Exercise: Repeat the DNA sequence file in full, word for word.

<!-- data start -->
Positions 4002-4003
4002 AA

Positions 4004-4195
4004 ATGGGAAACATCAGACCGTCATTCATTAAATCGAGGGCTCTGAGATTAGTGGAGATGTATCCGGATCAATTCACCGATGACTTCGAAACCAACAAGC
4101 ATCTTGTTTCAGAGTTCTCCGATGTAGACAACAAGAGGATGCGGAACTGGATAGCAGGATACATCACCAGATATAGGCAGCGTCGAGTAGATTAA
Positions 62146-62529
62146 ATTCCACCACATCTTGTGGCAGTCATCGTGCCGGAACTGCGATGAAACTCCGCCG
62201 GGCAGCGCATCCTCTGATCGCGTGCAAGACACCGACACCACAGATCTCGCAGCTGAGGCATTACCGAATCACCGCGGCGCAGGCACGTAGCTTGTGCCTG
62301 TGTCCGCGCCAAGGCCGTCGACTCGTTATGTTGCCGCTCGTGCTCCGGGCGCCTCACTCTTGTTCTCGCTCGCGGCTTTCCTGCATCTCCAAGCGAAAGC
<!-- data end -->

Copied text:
Positions 4002-4003
4002 AA

Positions 4004-4195
4004 ATGGGAAACATCAGACCGTCATTCATTAAATCGAGGGCTCTGAGATTAGTGGAGATGTATCCGGATCAATTCACCGATGACTTCGAAACCAACAAGC
4101 ATCTTGTTTCAGAGTTCTCCGATGTAGACAACAAGAGGATGCGGAACTGGATAGCAGGATACATCACCAGATATAGGCAGCGTCGAGTAGATTAA
Positions 62146-62529
62146 ATTCCACCACATCTTGTGGCAGTCATCGTGCCGGAACTGCGATGAAACTCCGCCG
62201 GGCAGCGCATCCTCTGATCGCGTGCAAGACACCGACACCACAGATCTCGCAGCTGAGGCATTACCGAATCACCGCGGCGCAGGCACGTAGCTTGTGCCTG
62301 TGTCCGCGCCAAGGCCGTCGACTCGTTATGTTGCCGCTCGTGCTCCGGGCGCCTCACTCTTGTTCTCGCTCGCGGCTTTCCTGCATCTCCAAGCGAAAGC